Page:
That old but interesting neo-Marxist Ernst Bloch (one more ‘neo’ who’s already grown ‘paleo’) famously said that most of what goes on in our mind is pointed to the future – hopes, dreams, expectations, anticipations, projects, outlooks, etc. Nothing really new here, as most modern (and post-modern) newness – if they happen to get something right – typically only rehash, and often misunderstand, the wisdom that’s gone before. Aristotelian teleology, which modern innovators thought they had buried once and for all in the 17th century, has surfaced again, quite unexpectedly, in contemporary biology. It simply highlights that “cause of causes” which Aristotle called final causality: that through which our present is forever configured towards its indwelling form as that which makes it both be and become what it is. And in theology, the virtue of hope, with its anticipatory tension, simply complements the historical roots of the act of faith and the present imperative of the virtue of charity. Bloch, to his credit (and despite his Marxism), inspired a renewed look at the dimension of hope in 20th century Christian theology (Moltmann, Pannenberg, Metz), and even drew new attention to the neglected theological no-man’s land of eschatology. Still, Marxism’s messianic preoccupation with the future betrays a deep misunderstanding of the past – and even of time itself.
Since the 18th century, something odd has happened to the future. As someone wryly commented, “the future ain’t what it used to be.” Instead of following the obvious mandates of common sense to take into account the dynamisms of the present – the goals and purposes the wise must always bear in mind among the distractions of the moment – Enlightenment progressivism suggested the future receive more than just respect; it should be worshipped. For the enlightened, the future is where reality truly happens. Utopia lies before us, just around the corner, if only we will embrace a new ideology which guarantees its advent, or a new technology that will finally inflect the “future perfect” into our present. Utopias, however, suffer from an inherent handicap: they always lie in the future – always. In other words, they never come. But the past, in inescapable and often cruel contrast, never leaves us at all. Rather than passing behind us, it inevitably passes into us, and, as depth psychology has proven, it goes deep. This is so much the case that to the extent that we ignore the past, we ignore our very selves, and are thus easy prey to silly Shangri-La’s about a fantasized future.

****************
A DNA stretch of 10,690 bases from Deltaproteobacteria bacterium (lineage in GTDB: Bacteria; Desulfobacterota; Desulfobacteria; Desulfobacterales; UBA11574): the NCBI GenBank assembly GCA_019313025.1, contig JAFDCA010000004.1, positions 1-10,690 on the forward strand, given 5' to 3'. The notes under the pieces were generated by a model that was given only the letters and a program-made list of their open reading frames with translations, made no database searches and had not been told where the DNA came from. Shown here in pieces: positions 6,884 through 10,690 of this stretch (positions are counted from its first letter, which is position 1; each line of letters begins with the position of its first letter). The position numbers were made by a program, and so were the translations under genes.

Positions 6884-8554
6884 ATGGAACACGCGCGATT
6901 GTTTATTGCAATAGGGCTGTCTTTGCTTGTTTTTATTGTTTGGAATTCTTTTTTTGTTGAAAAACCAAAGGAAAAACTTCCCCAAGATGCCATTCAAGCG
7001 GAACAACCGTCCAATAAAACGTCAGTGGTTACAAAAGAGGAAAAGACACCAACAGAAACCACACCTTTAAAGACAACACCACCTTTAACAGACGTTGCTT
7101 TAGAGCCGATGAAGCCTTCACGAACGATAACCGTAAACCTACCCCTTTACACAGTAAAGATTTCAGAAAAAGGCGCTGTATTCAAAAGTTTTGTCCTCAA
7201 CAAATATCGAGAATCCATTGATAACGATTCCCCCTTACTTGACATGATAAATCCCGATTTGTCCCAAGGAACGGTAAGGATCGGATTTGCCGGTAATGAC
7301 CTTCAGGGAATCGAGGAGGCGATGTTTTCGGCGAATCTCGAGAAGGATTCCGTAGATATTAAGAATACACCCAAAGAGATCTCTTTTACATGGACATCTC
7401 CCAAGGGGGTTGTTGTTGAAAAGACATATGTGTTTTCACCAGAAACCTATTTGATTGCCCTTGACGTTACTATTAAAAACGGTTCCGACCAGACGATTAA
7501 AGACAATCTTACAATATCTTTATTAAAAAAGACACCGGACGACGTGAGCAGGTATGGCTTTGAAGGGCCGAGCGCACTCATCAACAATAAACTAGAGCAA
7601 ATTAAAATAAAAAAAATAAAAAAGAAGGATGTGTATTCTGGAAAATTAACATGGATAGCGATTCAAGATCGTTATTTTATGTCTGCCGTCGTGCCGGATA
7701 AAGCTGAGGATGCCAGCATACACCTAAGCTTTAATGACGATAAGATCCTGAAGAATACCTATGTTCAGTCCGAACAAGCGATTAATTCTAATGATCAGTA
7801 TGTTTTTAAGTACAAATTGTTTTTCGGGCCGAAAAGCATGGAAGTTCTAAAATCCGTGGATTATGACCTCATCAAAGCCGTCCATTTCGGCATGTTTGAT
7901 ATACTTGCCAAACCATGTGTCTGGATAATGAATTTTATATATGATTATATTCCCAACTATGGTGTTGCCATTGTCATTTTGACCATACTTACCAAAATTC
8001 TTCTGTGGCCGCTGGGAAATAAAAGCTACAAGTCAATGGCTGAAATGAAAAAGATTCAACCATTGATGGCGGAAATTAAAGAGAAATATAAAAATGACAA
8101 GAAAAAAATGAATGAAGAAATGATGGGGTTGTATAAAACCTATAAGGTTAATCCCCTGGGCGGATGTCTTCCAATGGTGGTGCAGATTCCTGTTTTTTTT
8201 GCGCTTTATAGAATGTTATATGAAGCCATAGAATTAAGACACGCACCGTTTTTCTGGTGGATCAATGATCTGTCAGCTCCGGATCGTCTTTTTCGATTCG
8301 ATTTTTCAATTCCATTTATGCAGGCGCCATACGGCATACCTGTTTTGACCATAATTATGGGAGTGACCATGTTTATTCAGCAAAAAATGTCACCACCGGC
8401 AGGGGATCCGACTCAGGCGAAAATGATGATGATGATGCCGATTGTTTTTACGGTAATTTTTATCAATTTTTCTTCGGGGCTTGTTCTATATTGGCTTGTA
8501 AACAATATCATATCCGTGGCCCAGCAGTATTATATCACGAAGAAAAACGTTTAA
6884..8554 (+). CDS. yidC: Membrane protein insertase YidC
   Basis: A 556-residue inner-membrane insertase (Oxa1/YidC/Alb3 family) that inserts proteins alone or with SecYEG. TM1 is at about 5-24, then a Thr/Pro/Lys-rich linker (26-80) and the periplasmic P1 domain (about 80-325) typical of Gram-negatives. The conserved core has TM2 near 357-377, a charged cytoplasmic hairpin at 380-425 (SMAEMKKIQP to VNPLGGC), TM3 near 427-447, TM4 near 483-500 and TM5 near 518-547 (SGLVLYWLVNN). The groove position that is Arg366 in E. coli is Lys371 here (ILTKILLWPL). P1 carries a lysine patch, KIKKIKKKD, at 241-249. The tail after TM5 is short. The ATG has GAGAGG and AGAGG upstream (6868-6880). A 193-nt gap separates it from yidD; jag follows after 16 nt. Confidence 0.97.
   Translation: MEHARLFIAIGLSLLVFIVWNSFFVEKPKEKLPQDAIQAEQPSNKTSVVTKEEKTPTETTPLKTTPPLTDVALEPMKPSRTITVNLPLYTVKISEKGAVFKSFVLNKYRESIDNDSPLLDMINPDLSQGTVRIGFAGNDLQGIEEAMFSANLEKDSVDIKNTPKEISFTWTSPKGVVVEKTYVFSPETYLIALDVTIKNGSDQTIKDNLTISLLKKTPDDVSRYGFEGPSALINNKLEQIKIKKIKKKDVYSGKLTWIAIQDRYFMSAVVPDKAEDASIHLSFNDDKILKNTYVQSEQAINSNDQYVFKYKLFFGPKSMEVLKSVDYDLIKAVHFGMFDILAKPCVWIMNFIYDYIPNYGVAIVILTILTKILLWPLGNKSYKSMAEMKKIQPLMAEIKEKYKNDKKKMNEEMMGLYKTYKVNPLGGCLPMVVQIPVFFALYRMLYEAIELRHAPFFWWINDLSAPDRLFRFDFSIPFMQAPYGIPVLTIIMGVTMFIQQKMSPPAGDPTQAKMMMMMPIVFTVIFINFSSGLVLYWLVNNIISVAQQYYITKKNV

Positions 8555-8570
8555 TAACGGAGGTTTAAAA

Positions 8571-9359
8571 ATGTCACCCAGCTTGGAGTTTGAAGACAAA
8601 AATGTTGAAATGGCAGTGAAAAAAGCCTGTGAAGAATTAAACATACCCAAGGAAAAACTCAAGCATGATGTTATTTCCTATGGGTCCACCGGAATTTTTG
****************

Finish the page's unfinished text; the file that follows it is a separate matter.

So the present isn’t just the present, it is also the past. And whatever the future may hold, it is held here and nowhere else. “Living in the present” is often idealized as a goal of spiritual attainment, won by the person who gains full insight into the apparent non-existence of both past and future. He aspires to remain focused on the only reality there is: the one happening right now. But even those who promote such present focus have to admit that there is a brute-like staring at the moment that is the precise opposite of waking up to the richness of the present. After all, we regard the person who forgets the lessons of yesterday and fails to provide for the morrow as singularly unenlightened. Amateur sages never tire of reminding us that he who forgets the past is doomed to repeat it. But again, one reason for this is that past and future are not equally “non-present.” The future is quite literally illusory, and the past, in the final analysis, is not really absent at all. The future, as future, never truly comes; metaphysically speaking, it is nothing but the present promise of the fruition of the energies of the past. If it pretends to be more than that, it is fiction – future fiction.
But there is a way to live in the present that makes it transparent to the past, a past that is pondered and contemplated, which germinates and nourishes – not through nostalgia or wistful reminiscence, but through discerning appropriation. We must work hard not to forget the past, and even more not to misremember it; such effort constitutes the lion’s share of what we call education. But building pipe-dreams about the future is easy, for we’re making it all up to begin with. It’s child’s play. Those addicted to it refuse to face the present as adults, and thus cannot acknowledge its multiple roots in our extraordinary past. We have a hard time holding on to the past not because of its evanescence, but precisely because it is so resistantly real and heavy with fact. The future, in contrast, is easy to engineer, for it always slips away just before the hard work of making it real begins. True wisdom calls us to focus on the present in the light of the best of the past – to contemplate the multiple present dimensions of reality within us and beyond us, and so gather into our present moment all the truth, goodness and beauty that earlier ages have bequeathed us. The future – whatever it is – will then take care of itself.